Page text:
Here is Quinn, one of three sisters I was commissioned to paint. It was a gift to their mom, who recently had a big-zero birthday (I am told she loved the paintings). A sibling-palooza!
Sisters is the ongoing theme of my life these days. I have friends who have precious relationships with their “womb-mates,” and these connections my friends have with their girl sibs comforts me greatly. I was not close to my two sisters who have recently died, and that’s OK. It was more or less the result of growing up in a troubled, cold family. We all tried. Did our best. No lack of love there, but the bonds were thready.
I find this process of grief and loss a jumbled stew — it’s painful, excruciating, fascinating, illuminating, healing and deeply depressing. I know I am shedding things no longer needed during this crucible-like process. I will become clearer, more alive. I’m certain. But for now, the fog wafts around my brain and obscures my vision, for the pain of this loss is unspeakable, after my sister Diana’s violent act of suicide. I am showing up for this process, though. That, I feel, is very important and I think shows courage. Because I often feel upside down (though I mostly stay strapped in).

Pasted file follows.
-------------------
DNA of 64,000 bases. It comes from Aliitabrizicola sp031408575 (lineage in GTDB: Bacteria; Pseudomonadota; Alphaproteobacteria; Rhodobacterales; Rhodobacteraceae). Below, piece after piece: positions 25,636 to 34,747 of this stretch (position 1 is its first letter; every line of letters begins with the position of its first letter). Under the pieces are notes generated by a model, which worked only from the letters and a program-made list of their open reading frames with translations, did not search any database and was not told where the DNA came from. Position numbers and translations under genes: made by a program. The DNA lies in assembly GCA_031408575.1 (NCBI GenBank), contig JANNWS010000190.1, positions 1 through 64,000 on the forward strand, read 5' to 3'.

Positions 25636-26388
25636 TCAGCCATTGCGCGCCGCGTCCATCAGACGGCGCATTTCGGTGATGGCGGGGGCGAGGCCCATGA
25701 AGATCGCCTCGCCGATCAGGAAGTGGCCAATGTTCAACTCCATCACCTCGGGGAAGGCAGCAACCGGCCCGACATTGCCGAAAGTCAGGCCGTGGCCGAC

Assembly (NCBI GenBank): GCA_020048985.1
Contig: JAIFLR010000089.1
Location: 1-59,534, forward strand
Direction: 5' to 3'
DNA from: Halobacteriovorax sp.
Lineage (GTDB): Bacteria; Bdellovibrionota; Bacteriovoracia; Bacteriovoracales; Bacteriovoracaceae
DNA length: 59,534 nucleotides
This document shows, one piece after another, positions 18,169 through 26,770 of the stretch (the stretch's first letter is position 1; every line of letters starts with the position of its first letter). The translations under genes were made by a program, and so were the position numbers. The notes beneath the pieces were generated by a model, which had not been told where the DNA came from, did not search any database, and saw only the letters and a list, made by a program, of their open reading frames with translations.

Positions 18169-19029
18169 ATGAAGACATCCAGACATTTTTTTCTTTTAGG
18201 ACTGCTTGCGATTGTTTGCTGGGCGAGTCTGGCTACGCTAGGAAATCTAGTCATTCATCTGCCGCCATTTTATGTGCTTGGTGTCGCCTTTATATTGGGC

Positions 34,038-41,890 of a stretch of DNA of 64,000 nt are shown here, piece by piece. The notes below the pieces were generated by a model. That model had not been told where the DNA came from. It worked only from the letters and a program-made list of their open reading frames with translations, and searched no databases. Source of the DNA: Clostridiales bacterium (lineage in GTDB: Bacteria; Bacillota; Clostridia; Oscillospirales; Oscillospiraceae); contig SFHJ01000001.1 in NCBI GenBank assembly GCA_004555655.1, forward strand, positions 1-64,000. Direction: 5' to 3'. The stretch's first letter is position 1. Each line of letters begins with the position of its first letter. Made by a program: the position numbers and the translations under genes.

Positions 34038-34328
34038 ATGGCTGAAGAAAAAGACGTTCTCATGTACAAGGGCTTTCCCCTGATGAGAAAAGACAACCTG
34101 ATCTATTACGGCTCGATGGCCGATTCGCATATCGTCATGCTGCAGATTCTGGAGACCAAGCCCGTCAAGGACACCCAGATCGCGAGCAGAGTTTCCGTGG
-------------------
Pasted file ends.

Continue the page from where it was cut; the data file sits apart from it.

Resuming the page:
I loved a phrase I read in a book last night, “holding oneself… in the face of some emotional wind,” describing a character who had survived an intense and threatening experience (Peter Heller, The River). We are frightened, in our culture, of strong feelings. We want them to go away, and soon. But they need to be here, with us, moving around our hearts and minds and bodies until they have exhausted themselves (particularly since we’ve just been through a nightmare pandemic). I often have a hard time allowing myself to feel the grief — my brain says, “Buck up. You’re wallowing.” Or, “This is taking too long. You’re stuck.” Or, “Stop feeling sorry for yourself.” But reality is I am steeped in a profound process of loss, and it will take however long it takes, and I will stay present with the sorrows. I’m OK with that. And I side-step the harsh criticisms in my head that say I’ve lost my way. Because I haven’t.
7″ x 7″ watercolor, pen on paper